A new report from the Justice Department's watchdog points to several lapses in the government's witness protection program. The most significant are that U.S. Marshals at one point lost track of two known or suspected terrorists; and that some witnesses inadvertently were not placed on a no-fly list and flew using new identities. The FBI says there are no known current threats from any witnesses.
We wanted to know more about how the IRS normally vets applications for tax-exempt status; how groups qualify and what the red flags might be.
Through the 1990s, Marcus Owens was the director of the Exempt Organizations Division of the IRS, overseeing these very issues. As he explained, 501c4 groups must prove to the IRS that their primary purpose is not politics but social welfare - the betterment of community over private interest.
What is it like to be suddenly and irreversibly thrust into the public spotlight for something truly horrible done by a relative?
"I could hear my last name being whispered in the hallway, and I heard 'murder,' just under people's breath," says Melissa Moore, daughter of Keith Hunter Jesperson, who was sentenced to life in prison for the killing of at least eight women over a five-year period.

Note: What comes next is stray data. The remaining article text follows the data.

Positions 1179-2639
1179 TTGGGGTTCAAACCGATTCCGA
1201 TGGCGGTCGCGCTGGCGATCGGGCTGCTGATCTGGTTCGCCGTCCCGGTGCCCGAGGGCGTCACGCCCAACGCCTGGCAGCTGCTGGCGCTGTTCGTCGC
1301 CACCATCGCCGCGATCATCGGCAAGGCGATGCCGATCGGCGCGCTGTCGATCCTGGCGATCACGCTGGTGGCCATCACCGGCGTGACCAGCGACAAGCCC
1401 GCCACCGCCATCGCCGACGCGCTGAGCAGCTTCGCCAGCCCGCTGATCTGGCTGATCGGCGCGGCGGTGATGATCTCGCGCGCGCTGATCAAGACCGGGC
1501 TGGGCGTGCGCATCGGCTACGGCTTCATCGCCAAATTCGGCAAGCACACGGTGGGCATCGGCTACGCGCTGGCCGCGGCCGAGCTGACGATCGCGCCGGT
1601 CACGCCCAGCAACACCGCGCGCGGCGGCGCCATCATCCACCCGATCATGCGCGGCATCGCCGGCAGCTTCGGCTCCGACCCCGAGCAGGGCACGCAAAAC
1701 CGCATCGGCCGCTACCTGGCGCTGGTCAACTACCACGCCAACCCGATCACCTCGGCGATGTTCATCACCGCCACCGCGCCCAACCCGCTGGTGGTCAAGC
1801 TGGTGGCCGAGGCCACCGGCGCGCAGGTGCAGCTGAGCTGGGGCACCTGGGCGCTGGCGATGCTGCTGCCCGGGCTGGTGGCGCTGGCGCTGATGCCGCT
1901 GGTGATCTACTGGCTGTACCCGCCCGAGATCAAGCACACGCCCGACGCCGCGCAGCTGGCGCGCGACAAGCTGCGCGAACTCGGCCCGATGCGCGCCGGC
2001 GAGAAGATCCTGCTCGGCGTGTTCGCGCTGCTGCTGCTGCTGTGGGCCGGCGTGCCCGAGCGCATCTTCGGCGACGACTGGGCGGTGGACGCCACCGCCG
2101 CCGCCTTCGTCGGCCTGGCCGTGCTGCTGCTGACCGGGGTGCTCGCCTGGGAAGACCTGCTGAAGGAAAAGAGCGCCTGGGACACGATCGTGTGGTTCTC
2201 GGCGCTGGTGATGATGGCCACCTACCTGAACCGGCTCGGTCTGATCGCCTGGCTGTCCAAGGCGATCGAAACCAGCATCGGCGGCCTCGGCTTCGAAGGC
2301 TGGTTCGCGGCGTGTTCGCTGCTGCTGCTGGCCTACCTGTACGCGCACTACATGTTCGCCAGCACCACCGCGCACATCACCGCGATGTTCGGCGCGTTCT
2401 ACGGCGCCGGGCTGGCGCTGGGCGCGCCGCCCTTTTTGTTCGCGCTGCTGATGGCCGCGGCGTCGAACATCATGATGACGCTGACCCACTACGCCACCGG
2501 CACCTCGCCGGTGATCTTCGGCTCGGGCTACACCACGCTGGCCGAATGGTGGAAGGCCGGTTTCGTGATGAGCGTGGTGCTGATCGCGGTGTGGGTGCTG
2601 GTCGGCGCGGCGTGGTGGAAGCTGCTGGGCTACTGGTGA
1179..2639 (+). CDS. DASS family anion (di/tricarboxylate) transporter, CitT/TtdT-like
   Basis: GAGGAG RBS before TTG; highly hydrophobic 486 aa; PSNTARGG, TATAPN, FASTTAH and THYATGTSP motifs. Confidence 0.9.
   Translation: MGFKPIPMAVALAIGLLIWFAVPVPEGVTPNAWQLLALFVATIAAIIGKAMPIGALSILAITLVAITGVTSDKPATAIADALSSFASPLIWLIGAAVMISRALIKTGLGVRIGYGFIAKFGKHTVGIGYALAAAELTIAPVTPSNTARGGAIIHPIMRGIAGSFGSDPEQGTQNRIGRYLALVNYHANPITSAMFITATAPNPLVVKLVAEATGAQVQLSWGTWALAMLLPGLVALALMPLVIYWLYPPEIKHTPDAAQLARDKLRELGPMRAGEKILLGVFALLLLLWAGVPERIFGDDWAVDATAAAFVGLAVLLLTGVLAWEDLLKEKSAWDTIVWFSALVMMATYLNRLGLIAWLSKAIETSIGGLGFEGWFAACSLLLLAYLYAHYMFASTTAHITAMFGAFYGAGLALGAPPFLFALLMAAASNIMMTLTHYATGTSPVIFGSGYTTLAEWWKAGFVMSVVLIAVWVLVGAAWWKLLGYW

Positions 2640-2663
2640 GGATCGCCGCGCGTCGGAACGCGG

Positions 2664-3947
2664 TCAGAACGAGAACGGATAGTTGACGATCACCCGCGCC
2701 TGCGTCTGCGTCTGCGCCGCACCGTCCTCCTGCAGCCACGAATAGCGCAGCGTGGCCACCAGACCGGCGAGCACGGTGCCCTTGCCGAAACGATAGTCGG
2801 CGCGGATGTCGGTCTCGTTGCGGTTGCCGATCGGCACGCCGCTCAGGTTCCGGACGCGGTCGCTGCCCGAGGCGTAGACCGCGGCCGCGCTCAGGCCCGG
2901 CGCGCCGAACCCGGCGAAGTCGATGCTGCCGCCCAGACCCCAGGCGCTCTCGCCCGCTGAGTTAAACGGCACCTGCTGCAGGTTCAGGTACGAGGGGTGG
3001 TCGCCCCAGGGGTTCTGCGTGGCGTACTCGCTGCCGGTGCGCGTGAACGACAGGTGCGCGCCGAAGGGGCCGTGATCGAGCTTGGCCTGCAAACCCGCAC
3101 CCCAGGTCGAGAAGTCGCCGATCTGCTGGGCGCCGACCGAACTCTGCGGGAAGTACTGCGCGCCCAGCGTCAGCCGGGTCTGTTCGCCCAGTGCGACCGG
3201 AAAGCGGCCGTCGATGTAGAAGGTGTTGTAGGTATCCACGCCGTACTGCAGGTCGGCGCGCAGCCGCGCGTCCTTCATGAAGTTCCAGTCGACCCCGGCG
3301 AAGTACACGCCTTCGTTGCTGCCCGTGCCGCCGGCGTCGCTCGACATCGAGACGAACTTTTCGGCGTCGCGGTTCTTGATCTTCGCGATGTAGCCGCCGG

Perhaps you've noticed a toddler's sagging swim diaper and wondered if it's really keeping the poop out of your neighborhood pool.
The Centers for Disease Control and Prevention has the answer for you: no.
Last summer, researchers at the federal public health agency collected 161 filter samples from public swimming pools in the Atlanta area. More than half of those samples, 58 percent, were contaminated with E. coli.
That, the CDC reported today, "signifies that swimmers introduced fecal matter into pool water."
Police in Albuquerque, N.M., are interviewing a man they say is a "person of interest" in the abduction of a five-year-old girl. After the girl was taken Wednesday evening, her mother chased down and rammed the car she had been in; a suspect fled on foot. Authorities say the girl is safe; she was pushed out of the car shortly after being taken.
Update at 3:30 p.m. ET. 'Person Of Interest' Found: